A priest in Southern Nigeria was killed Thursday by suspected Fulani radicals while five pastors from a Pentecostal denomination were abducted in a separate incident just outside of Lagos.
The Catholic Diocese of Enugu announced the killing of Father Paul Offu by unidentified gunmen on Thursday evening.
According to the diocese, Offu was the parish priest at St. James Greater Parish in Ugbawka. He's originally is from Okpatu in the Udi local government area.
In a Facebook statement, the diocese declared: "tragedy strikes again in the Enugu Diocese."
"With a deep sense of sorrow, the Catholic Diocese of Enugu announces the tragic death of REV FR PAUL OFFU who was shot dead [Aug. 1] by some hoodlums suspected to be the notorious and murderous Fulani herdsmen, along Ihe-Agbudu Road in Awgu [local government area]," the statement reads. "May perpetual light shine upon his gentle and illustrious soul."
The diocese's communications director, Benjamin Achi, told the Nigerian media outlet The Punch that the priest was killed by Fulani radicals.
"Fr. Offu was stopped by the murderous herdsmen while returning to his parish after a visit to priest friend along Ihe-Agbudu road in Awgu LGA." Achi told The Punch. "They dragged him to the bush but one of the assailants said kill him, that the church would not do anything if they kidnapped him.”
Across the nation, predominantly Christian farming communities are being attacked with increasing frequency by Fulani radicals.
While the Nigerian government claims the violence is just "farmer-herder clashes," advocates warn that thousands in these farming communities have been killed or have been forced to flee in the last several years because of Fulani attacks.
The priest's murder comes about five months after the body of priest Clement Ugwu from St. Mark Catholic Church in the Ezeagu local government area was found after a one-week search.
“All is not well in Enugu State," Bishop Callistus Onaga said at the time, according to an earlier article from The Punch. "We should not continue to pretend about it while our people are killed every day. Enugu State is not secure again. Criminals have shifted to Enugu State from Anambra."
Achi told The Punch on Friday that the Rev. Paulinus Ikechukwu Ilo is still in the hospital after being shot by suspected Fulani radicals on July 18.
On Friday, dozens of priests in the Enugu Diocese protested the killing of their brother in the streets of Lagos in a procession that took them to outside of the Enugu State Government House.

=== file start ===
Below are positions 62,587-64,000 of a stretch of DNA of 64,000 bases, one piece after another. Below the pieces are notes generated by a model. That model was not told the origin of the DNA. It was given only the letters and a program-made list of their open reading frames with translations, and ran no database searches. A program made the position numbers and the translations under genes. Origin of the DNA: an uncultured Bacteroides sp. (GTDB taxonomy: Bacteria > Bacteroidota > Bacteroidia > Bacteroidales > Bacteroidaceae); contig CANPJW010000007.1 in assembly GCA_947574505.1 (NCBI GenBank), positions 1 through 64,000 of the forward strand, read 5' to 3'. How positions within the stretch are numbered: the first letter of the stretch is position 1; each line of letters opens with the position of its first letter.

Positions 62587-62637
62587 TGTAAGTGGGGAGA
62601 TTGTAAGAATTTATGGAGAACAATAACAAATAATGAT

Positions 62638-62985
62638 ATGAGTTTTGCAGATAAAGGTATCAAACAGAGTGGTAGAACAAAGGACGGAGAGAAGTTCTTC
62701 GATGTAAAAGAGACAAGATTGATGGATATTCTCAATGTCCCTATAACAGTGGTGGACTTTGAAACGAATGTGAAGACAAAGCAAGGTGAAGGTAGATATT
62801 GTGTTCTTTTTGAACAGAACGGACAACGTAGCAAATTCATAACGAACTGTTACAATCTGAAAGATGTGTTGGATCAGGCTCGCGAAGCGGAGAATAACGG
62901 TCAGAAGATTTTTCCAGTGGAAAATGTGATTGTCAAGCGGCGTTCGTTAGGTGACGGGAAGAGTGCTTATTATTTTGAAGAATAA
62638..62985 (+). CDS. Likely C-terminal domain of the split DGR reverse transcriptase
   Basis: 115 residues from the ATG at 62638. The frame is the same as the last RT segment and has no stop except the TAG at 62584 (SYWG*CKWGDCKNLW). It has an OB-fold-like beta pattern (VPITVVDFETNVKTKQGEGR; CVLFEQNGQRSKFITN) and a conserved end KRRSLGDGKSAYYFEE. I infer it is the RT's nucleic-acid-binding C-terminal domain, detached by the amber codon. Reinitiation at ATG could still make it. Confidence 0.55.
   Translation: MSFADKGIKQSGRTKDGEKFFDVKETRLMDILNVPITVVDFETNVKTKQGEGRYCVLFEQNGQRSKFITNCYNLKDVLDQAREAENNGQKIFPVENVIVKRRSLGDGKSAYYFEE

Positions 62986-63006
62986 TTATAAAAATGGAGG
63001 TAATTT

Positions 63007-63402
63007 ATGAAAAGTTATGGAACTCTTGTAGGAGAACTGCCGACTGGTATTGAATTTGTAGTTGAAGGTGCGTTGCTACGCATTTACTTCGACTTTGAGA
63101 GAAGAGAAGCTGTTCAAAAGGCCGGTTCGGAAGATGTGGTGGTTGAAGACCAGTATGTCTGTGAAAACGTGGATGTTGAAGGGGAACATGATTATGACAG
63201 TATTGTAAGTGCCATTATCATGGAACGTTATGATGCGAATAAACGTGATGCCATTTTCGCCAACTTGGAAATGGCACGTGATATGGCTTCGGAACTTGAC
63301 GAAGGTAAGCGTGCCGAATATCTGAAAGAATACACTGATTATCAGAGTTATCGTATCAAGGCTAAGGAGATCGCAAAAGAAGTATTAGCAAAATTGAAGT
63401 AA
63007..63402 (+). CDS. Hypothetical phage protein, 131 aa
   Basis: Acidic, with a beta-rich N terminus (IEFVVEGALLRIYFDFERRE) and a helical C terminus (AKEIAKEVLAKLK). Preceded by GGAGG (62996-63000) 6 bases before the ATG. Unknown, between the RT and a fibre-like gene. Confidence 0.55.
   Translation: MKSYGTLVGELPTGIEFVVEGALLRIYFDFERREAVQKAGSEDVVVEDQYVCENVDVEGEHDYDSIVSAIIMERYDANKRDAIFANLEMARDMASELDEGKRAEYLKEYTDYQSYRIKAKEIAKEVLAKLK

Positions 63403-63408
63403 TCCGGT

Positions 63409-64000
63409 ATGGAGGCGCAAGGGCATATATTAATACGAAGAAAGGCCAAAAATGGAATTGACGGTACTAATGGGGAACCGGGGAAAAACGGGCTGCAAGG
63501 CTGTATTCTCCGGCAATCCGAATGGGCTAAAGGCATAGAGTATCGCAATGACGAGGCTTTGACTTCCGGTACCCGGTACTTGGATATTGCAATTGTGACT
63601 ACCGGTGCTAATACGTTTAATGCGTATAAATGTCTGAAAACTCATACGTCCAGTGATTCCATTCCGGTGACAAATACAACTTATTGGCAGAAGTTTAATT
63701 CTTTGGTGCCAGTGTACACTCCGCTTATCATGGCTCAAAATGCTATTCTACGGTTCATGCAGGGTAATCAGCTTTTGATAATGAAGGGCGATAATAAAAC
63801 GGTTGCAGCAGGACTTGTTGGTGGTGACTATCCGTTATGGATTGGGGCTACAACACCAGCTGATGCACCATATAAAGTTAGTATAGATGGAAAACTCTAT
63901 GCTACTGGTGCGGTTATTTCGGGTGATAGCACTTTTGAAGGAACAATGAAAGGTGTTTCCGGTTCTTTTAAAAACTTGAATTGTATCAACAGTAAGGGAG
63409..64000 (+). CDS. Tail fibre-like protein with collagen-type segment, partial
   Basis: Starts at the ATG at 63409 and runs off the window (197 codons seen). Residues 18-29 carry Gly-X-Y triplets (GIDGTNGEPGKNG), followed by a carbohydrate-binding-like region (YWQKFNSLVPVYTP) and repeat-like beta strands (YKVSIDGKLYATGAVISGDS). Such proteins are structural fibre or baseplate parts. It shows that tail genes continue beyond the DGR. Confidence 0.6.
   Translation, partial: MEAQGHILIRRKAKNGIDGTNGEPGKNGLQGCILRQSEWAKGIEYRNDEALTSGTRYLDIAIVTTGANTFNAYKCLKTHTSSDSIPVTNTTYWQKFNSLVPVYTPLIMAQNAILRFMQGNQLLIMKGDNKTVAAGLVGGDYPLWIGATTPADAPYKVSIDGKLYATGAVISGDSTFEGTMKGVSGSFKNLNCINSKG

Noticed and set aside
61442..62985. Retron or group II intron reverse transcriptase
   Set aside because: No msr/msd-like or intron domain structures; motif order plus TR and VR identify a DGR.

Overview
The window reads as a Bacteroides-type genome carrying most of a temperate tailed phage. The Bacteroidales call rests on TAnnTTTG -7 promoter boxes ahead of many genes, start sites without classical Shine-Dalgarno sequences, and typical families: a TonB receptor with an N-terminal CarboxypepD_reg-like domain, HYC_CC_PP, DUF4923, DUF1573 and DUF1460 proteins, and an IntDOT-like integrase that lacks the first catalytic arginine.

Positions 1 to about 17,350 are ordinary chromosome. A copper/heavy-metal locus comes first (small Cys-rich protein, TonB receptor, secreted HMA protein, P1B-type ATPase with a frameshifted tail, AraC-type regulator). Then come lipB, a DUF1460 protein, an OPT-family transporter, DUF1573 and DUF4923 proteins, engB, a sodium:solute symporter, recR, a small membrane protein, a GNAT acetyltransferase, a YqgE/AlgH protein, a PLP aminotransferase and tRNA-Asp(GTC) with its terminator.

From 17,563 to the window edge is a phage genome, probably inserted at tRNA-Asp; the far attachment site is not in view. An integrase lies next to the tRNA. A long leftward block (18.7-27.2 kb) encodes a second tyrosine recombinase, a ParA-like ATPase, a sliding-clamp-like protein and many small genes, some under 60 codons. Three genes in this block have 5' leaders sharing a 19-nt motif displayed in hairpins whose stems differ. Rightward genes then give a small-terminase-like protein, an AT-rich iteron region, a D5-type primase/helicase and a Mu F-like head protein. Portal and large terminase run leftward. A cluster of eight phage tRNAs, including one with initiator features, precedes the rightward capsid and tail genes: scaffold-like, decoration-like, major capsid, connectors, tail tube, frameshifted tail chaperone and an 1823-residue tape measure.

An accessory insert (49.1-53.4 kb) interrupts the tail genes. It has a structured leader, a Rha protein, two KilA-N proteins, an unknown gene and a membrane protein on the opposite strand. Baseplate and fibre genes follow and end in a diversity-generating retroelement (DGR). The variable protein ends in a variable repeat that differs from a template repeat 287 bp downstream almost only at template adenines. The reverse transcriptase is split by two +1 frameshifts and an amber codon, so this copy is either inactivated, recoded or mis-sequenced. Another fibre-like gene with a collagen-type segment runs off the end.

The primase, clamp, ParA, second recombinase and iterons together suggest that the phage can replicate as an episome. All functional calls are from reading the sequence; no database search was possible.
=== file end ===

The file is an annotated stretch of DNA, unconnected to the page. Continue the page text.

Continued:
During the protest, The Punch notes that the priests held placards that read: "enough is enough" and "government should rise to defend Nigerians."
In addition to Offu's killing, gunmen believed to be Fulani radicals were said to have abducted five Nigerian pastors while they were walking to a ministers conference in Lagos, a city in southeast Nigeria.
The general overseer of the Redeemed Christian Church of God, Enoch Adeboye, made the announcement during the ongoing ministers' conference in Lagos on Friday.
The Nation newspaper reports that Adeboye said the pastors were abducted while on their way to the conference about 65 miles outside of Lagos. Adeboye stressed that this was the first time a kidnapping of this magnitude has occurred in the denomination.
“As a father, how do you think I should feel to hear that five of my children have been kidnapped while on their way to attend the Ministers Conference?” the report quoted him as saying.
On social media, a prominant critic called on Adeboye to take a stronger stand against the inaction displayed by the Nigerian federal government to stop the Fulani violence against Christians.
While referring to Adeboye on Twitter, former minister of culture and tourism Femi Fani-Kay, called on the church leader to "condemn and renounce [President Muhammadu Buhari]."
"If not this madness will NOT stop," he contended.
Critics have also slammed Vice President Yemi Osinbajo, an RCCG pastor, on social media.
"Pastor Osinbajo of RCCG over to you. Is [President Muhammadu] Buhari still your Messiah? Do you still want us to be praying for the Fulani herdsmen?" Fani-Kay, wrote in another tweet. "How many more people do they have to slaughter and abduct before your eyes open?"
Nigeria ranks as the 12th-worst nation in the world when it comes to Christian persecution, according to Open Doors USA's 2019 World Watch List.
Fulani radicals are believed to have killed at least 2,400 people in predominantly Christian farming communities in 2018, according to data compiled by the nongovernmental organization International Society for Civil Liberties and Rule of Law.
Recently, the Jubilee Campaign, another international human rights nongovernmental organization, submitted research and data to the International Criminal Court in an attempt to show that the standard for genocide has been reached in Nigeria.